Ladies and Gentlemen,
How good it is this conference happens in Poland – a country of creativity and entrepreneurship, and a country that also has undergone great transformation.
Transformation is both a challenge and an opportunity. For Poland, it started at the beginning of the 90s, the same time as the Internet came onto the scene. 20 years on, the challenges Europe faces demand another transformation. We have to cope with a financial crisis, rising unemployment, demographic change, and ever tougher competition in a global marketplace. We have to reinvent ourselves.
As Dante said, back in the Middle Ages, "some are waiting for the times to change. Others take the time to make a change". And, through your work helping Europe prepare for a digital future, you are doing that.
This digital transformation is geared to social innovation, and preparing for the economy of the future. That is the spirit of "Europe 2020", the EU's strategy to deliver growth for the future, and jobs which are smart, sustainable and inclusive.
The Digital Agenda for Europe is a key part of that strategy. Because, as Commission President Barroso put it last week in his State of the Union speech: "growth in the future will depend more and more on harnessing information technology."
ICT has driven productivity and economic growth over the past decade. And it will continue to do so in the future.
Because investment in ICT capital pays off. In fact, it pays off better than most other forms of capital investment: the "ICT dividend" amounts to an extra return of around 7 per cent. But only when accompanied by investment in intangible capital – that is, investment in people, in skills, in digital literacy.
We - companies, governments and civil society - must make that investment for the future, and skill up to face new challenges. And we must include everyone, we must get "Every European Digital" so that we can all benefit from "smart", innovation-based economic growth.
In the 21st century labour market, being IT competent will be on a par with reading, writing and arithmetic. As ICT pervades ever more aspects of our lives, ICT skills have become a must. We must integrate ICT into how we communicate, travel and do business; how we live, work, care.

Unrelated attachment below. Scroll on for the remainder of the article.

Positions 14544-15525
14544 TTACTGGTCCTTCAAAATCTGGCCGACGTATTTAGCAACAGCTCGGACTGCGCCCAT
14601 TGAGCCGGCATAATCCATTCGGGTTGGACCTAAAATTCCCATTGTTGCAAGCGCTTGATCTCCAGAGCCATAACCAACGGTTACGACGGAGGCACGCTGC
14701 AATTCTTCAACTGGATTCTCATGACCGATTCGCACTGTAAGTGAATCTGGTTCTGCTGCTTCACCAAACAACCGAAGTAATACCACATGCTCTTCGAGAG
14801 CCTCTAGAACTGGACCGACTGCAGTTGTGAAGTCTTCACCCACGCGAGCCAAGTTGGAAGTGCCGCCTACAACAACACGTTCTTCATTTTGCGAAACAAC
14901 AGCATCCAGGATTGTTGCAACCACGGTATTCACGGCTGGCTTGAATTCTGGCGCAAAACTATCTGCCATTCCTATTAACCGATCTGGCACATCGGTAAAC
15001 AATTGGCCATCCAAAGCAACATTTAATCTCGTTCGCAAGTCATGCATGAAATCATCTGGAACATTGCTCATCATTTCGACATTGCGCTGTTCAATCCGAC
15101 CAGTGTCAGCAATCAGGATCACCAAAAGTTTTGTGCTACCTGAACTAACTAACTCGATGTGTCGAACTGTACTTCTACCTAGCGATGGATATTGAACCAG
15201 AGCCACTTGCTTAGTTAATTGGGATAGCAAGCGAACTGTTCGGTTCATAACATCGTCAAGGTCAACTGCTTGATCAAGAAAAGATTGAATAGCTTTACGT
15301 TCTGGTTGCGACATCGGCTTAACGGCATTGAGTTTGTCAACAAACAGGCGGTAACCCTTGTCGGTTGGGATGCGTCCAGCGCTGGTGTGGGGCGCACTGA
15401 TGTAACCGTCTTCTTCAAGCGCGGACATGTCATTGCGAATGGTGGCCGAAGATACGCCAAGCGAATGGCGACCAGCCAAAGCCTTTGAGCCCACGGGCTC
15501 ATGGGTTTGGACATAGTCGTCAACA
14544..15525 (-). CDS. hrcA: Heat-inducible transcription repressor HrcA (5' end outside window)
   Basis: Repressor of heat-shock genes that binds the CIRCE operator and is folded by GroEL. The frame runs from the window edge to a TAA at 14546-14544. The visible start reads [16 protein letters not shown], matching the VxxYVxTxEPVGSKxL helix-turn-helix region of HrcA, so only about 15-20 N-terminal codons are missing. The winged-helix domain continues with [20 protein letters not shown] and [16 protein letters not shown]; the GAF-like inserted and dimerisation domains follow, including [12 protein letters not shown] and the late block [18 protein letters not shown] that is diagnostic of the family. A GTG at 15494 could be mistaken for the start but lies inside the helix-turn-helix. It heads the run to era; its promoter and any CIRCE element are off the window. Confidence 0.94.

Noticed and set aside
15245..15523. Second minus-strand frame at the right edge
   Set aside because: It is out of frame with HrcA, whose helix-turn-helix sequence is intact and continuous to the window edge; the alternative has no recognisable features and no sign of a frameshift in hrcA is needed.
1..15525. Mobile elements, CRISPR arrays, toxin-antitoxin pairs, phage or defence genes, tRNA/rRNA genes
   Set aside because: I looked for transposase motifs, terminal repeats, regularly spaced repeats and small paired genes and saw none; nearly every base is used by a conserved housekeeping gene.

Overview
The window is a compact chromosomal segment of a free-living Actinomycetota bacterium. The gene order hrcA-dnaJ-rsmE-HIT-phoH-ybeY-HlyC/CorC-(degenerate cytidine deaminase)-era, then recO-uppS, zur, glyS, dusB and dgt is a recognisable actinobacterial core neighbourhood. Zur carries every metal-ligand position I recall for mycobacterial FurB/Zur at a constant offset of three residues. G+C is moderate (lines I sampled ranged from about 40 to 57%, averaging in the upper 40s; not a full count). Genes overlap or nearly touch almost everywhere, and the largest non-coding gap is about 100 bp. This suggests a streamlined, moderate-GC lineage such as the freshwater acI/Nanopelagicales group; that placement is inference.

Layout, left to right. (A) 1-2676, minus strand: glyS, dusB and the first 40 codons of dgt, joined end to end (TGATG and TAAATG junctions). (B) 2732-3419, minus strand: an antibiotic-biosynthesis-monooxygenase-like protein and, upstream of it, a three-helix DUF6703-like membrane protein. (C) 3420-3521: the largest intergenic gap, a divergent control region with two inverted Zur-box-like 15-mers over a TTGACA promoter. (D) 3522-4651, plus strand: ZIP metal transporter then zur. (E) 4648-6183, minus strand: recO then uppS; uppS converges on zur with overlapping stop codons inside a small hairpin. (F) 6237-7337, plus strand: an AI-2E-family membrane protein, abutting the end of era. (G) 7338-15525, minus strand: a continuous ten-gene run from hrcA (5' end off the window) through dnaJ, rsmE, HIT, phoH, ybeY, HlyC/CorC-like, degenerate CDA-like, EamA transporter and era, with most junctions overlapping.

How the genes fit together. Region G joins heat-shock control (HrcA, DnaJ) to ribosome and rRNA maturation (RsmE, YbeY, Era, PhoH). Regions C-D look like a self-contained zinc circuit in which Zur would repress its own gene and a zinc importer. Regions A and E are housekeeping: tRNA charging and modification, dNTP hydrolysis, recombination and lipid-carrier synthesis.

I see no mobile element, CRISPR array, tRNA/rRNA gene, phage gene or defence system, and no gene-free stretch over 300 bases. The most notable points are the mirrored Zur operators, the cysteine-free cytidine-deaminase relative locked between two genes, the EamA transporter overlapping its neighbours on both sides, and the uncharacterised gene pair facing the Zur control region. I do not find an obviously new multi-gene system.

Soon, 90% of jobs, whatever the sector, will require some level of digital literacy. But about 25% of all EU citizens have never touched the Internet. And Internet usage is particularly low - 20% lower in fact – among groups like the elderly, the poor, the lower-skilled and the unemployed. Even though these groups are more likely to be excluded in other ways, and would stand to gain the most from getting online. This link between digital and socio-economic exclusion must be kept in mind, because a "digital divide" could have significant social and economic consequences.
So how do we make sure everyone becomes digitally literate? It's much like getting everyone driving. You need not just driving skills, but also high-quality roads, and safe and comfortable cars. By analogy, we need IT skills, high-speed broadband, and access to technology.
Let me briefly present what we in the Commission are doing to put Europe in digital "top gear".
First, the roads. The Digital Agenda sets clear targets to give every European access to basic broadband by 2013, and to fast and ultra fast broadband by 2020. To achieve that we are working together with the industry, and we are putting our money where our mouth is. On top of the substantial investment we have already made, such as through structural funds, we are proposing a new “Connecting Europe Facility”. This could leverage over €100 billion of private investment supporting deployment of broadband and pan-European digital public services. Supporting investment particularly in the harder-to-reach rural areas currently more at risk of exclusion.